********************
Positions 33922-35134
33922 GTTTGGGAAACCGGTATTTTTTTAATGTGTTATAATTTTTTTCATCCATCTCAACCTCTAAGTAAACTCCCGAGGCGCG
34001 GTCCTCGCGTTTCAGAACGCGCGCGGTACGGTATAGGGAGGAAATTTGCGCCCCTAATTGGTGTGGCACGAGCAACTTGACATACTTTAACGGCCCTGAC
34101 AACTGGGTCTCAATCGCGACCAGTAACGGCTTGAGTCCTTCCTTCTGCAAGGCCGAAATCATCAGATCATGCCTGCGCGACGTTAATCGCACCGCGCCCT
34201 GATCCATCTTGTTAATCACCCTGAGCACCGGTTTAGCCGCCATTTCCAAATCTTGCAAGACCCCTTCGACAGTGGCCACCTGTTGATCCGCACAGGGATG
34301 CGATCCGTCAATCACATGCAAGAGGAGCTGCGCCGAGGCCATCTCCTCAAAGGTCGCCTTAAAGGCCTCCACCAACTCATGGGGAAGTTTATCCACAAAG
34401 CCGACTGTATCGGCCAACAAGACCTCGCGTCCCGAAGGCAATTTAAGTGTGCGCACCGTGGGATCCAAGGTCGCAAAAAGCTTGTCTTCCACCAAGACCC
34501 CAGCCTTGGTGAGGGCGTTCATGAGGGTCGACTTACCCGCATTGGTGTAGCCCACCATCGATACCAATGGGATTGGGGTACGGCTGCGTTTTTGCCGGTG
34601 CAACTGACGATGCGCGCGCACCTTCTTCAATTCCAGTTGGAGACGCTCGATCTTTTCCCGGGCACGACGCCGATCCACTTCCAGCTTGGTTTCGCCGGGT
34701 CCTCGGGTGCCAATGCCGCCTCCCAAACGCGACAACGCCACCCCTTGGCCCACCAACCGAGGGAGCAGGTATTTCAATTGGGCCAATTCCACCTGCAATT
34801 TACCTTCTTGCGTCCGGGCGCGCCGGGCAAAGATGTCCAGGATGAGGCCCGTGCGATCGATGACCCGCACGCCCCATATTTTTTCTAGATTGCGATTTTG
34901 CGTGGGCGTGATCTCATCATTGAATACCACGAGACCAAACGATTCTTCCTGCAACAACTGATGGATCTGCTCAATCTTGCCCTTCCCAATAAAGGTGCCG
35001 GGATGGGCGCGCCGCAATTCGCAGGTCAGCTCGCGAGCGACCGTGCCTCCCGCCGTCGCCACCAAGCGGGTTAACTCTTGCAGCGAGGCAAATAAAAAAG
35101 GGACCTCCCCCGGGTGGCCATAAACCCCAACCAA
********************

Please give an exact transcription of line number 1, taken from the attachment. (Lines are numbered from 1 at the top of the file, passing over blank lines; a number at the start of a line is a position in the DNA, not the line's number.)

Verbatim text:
Positions 33922-35134